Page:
|Publication number||US3984093 A|
|Application number||US 05/607,760|
|Publication date||Oct 5, 1976|
|Filing date||Aug 26, 1975|
|Priority date||Aug 26, 1975|
|Publication number||05607760, 607760, US 3984093 A, US 3984093A, US-A-3984093, US3984093 A, US3984093A|
|Inventors||Robert A. Pretlow, III|
|Original Assignee||Pretlow Iii Robert A|
|Export Citation||BiBTeX, EndNote, RefMan|
|Patent Citations (6), Referenced by (4), Classifications (8)|
|External Links: USPTO, USPTO Assignment, Espacenet|
Whereas the invention is defined with reference to applicability to the anatomy of an infant patient, it will be clear to those skilled in the field that it may be applicable to any animate vertebrate having need of flexure immobilization, more especially to perform the technique of the spinal tap whereby one inserts a needle in the space between two of the vertebrae in the lower or lumbar region of the back and into the spinal fluid sac. The dangers inherent in failure to satisfactorily perform the spinal tap, because of movement of the patient or inadequate flexure of the spine are well known. Clearly, it is important to tap the spinal fluid which surrounds the spinal cord without damage to the nerves of the latter, which are nourished by the fluid within the spinal fluid sac. The invention is therefore most suitably adapted to the young child or infant, who is incapable of cooperation and who heretofore has been generally held in the proper flexed position by an adult assistant.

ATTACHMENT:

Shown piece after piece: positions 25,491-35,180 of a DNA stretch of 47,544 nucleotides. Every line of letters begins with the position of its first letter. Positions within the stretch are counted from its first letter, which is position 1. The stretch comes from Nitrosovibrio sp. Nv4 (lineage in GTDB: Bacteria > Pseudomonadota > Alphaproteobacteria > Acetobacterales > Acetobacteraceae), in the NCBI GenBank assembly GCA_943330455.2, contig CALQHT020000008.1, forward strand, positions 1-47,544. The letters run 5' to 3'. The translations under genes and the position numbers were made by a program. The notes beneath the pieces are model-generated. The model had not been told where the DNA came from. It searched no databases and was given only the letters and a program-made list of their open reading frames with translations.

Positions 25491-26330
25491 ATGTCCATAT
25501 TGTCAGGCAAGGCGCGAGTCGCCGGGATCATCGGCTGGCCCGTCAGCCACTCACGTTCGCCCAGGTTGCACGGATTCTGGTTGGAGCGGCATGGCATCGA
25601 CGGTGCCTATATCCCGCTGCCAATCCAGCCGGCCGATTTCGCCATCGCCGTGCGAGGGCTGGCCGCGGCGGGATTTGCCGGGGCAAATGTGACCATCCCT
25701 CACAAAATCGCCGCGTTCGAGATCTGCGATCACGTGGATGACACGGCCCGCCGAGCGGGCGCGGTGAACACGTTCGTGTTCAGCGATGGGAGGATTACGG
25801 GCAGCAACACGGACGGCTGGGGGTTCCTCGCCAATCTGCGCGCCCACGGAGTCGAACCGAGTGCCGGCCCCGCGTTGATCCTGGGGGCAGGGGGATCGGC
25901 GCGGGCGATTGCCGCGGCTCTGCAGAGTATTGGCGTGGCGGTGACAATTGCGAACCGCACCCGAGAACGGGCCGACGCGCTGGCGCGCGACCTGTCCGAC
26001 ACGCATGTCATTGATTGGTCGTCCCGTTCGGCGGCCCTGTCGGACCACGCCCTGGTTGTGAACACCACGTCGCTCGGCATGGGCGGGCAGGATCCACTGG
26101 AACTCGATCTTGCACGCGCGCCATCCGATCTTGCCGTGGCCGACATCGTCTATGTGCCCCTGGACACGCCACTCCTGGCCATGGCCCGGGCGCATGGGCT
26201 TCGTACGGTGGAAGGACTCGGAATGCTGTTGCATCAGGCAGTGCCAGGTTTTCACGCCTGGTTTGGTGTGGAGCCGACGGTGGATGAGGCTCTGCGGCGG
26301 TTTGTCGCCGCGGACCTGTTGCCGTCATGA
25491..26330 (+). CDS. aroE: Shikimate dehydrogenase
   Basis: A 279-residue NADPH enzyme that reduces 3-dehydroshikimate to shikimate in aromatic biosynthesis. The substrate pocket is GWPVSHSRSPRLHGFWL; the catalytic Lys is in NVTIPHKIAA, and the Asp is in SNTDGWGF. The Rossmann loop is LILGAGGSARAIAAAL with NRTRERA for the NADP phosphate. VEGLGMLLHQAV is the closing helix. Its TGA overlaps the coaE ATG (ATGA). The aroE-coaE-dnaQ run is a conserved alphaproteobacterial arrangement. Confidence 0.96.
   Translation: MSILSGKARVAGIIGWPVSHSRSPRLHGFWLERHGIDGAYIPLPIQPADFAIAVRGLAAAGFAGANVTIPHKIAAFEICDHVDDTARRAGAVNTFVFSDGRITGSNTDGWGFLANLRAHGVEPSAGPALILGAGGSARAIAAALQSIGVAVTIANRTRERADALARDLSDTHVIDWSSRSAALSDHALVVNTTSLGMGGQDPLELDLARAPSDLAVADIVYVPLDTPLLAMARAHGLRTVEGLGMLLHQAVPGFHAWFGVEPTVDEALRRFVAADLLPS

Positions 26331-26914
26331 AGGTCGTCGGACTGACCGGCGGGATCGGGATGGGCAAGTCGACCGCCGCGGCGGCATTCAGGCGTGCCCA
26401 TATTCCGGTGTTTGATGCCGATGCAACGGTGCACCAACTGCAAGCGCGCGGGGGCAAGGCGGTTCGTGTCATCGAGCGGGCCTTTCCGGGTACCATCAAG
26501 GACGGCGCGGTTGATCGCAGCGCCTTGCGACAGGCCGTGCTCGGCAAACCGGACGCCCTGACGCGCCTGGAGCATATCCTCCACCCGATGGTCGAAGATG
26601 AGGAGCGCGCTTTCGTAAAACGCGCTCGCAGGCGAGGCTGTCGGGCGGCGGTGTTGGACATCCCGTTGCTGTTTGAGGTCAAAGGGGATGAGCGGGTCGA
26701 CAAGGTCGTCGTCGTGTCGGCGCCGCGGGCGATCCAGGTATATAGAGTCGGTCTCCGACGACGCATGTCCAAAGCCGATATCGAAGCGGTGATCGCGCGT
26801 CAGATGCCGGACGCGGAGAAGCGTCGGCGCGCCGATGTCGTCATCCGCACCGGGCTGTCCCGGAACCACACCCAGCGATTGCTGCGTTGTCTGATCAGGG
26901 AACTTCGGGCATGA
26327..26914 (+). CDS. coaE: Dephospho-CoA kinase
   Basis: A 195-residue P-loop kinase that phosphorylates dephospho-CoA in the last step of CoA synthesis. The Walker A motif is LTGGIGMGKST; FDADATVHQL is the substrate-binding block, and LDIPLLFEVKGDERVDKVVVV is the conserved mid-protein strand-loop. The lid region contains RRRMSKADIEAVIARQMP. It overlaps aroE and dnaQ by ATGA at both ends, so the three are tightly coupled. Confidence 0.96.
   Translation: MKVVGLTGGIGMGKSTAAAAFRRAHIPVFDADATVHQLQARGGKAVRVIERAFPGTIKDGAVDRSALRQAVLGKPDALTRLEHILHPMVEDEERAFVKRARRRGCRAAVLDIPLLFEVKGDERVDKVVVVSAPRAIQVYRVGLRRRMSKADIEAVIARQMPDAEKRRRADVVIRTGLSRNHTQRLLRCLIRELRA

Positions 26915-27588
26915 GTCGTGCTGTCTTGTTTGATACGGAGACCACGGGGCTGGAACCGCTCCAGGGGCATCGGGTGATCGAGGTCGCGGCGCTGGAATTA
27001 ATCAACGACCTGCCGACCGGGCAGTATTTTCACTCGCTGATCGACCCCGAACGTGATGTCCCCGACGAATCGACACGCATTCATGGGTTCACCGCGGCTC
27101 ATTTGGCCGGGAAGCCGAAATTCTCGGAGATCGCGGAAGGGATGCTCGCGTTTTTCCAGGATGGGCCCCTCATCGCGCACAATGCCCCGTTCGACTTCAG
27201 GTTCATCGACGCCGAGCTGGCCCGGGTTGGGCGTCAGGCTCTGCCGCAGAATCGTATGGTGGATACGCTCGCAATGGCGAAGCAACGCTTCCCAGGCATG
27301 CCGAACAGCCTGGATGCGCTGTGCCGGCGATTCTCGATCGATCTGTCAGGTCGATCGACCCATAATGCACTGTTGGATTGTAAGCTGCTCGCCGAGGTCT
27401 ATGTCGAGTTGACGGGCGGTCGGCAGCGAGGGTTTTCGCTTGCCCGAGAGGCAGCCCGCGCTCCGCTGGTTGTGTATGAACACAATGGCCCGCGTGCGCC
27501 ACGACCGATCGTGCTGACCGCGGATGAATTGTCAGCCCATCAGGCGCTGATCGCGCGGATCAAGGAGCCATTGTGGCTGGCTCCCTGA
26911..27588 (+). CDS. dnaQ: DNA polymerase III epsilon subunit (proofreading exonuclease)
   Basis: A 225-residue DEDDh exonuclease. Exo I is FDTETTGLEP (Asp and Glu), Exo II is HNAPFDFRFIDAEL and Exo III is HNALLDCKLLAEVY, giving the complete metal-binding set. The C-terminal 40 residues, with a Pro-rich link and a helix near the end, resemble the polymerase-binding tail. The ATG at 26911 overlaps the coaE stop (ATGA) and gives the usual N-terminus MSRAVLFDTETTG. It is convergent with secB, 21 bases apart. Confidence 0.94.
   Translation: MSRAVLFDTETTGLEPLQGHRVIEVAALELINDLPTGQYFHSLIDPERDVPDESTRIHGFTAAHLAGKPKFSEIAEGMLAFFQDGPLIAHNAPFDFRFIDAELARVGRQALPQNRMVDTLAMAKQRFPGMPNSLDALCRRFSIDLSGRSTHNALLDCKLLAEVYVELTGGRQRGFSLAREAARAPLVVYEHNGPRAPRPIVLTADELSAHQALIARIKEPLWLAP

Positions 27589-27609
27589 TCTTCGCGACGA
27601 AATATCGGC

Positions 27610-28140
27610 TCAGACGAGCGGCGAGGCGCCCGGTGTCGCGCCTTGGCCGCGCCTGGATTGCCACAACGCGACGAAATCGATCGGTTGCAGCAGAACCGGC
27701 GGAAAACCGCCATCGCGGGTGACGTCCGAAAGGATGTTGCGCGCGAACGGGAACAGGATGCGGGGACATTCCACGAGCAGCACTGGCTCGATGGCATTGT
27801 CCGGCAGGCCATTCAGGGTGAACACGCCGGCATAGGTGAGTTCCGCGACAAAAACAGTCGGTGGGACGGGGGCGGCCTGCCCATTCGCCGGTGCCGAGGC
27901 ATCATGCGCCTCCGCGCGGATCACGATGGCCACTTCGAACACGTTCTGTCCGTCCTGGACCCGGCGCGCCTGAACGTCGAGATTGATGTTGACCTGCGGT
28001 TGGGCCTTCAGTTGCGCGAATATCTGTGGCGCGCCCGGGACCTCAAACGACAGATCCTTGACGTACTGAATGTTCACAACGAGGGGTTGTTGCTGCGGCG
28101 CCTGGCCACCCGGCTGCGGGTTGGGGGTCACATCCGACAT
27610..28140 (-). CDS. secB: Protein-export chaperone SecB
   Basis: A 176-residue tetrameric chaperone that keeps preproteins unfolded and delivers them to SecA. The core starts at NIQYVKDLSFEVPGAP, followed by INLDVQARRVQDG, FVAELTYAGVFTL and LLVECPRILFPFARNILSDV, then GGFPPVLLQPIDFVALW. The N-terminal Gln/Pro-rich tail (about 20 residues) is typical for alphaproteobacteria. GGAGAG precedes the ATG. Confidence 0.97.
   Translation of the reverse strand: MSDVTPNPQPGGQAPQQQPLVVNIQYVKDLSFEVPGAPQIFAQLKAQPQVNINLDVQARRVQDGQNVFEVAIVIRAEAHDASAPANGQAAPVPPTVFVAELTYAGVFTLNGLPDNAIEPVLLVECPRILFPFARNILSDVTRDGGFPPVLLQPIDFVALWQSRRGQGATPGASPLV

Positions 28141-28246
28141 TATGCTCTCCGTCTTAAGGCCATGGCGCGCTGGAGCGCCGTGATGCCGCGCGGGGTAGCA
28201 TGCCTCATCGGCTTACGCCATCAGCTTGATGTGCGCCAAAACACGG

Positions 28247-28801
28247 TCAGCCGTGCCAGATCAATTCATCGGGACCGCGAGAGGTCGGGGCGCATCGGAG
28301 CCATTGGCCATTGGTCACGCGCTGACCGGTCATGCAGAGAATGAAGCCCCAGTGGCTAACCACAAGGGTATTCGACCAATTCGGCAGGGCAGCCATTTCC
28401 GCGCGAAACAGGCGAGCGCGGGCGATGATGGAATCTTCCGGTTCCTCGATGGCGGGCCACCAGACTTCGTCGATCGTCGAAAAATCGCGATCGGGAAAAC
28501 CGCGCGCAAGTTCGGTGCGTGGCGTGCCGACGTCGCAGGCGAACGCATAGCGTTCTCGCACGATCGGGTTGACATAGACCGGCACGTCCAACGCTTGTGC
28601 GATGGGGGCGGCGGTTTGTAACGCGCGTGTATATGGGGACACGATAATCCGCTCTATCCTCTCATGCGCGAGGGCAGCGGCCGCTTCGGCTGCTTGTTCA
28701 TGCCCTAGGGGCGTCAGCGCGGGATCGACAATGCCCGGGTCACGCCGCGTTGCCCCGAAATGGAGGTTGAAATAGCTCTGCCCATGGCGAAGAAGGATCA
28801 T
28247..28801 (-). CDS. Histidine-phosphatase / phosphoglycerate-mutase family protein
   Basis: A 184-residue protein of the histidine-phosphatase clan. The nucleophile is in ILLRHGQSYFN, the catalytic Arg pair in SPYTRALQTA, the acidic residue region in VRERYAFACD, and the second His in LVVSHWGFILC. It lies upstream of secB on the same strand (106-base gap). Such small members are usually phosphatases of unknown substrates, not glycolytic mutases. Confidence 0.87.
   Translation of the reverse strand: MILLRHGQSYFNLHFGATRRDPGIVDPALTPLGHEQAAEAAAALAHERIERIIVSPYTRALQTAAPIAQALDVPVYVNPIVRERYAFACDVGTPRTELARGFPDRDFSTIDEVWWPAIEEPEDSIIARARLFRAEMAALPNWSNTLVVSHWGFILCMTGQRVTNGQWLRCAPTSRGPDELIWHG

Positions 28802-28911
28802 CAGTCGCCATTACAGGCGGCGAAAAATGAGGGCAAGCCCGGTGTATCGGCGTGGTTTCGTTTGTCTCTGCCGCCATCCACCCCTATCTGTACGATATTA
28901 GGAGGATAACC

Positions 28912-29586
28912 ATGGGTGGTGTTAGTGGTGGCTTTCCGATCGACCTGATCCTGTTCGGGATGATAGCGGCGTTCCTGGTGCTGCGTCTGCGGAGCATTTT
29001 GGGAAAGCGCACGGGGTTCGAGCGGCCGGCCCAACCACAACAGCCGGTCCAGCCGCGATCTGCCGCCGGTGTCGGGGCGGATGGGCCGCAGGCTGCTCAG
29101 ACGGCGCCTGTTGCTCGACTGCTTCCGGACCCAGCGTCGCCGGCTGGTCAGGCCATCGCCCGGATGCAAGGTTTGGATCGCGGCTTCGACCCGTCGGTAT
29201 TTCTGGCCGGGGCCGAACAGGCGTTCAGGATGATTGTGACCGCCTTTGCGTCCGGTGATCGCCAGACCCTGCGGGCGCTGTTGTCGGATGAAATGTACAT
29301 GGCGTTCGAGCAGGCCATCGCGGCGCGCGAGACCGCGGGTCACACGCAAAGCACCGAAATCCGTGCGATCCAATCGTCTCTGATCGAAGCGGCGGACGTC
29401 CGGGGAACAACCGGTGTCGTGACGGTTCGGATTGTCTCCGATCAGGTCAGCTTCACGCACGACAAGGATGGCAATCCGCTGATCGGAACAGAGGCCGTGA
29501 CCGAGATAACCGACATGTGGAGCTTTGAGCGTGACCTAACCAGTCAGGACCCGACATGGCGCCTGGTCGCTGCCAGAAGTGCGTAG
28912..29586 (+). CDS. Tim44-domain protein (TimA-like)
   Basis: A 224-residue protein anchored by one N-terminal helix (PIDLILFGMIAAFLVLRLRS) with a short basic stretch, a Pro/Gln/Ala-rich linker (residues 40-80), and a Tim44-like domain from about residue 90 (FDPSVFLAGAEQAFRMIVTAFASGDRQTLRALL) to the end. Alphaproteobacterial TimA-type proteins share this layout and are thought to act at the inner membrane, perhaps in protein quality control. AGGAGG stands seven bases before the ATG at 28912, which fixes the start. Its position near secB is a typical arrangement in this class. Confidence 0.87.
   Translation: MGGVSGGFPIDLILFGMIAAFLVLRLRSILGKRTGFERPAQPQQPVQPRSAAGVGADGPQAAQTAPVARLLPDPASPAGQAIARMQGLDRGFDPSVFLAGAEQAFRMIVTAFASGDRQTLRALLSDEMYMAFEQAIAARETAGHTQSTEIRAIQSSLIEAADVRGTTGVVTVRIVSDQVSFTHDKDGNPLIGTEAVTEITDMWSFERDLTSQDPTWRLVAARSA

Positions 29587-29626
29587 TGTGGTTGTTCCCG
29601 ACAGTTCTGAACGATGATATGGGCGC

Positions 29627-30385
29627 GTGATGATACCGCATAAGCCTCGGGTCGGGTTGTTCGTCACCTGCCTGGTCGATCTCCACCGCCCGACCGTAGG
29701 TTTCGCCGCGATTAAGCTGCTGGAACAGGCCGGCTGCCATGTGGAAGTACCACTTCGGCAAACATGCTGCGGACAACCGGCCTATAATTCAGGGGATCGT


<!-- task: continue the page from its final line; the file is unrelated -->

In the art, two methods are employed as infants in the upright position are engaged by an assistant with thumbs at the shoulders, simultaneously holding onto the upper legs with the fingers. This requires extraordinary strength, and size of hands, a characteristic possessed by few nurses. Otherwise, the infant is laid on its side and with one arm behind his neck, embraced posteriorly to flex the spine. The disadvantages through this latter method may be listed as follows. It is difficult to observe cessation of breathing, vomiting or other discomfiture, and there is extraordinary pressure imposed upon the child's neck, resulting occassionally in injury. In the sidewise position it is also difficult to orient the needle perpendicularly with respect to the skin, etc. Accordingly, a mechanical device for permitting flexure of the spine while the child is sitting up is desirable, as is such a device as would preclude pressure on the neck, during the course of flexure of the spine.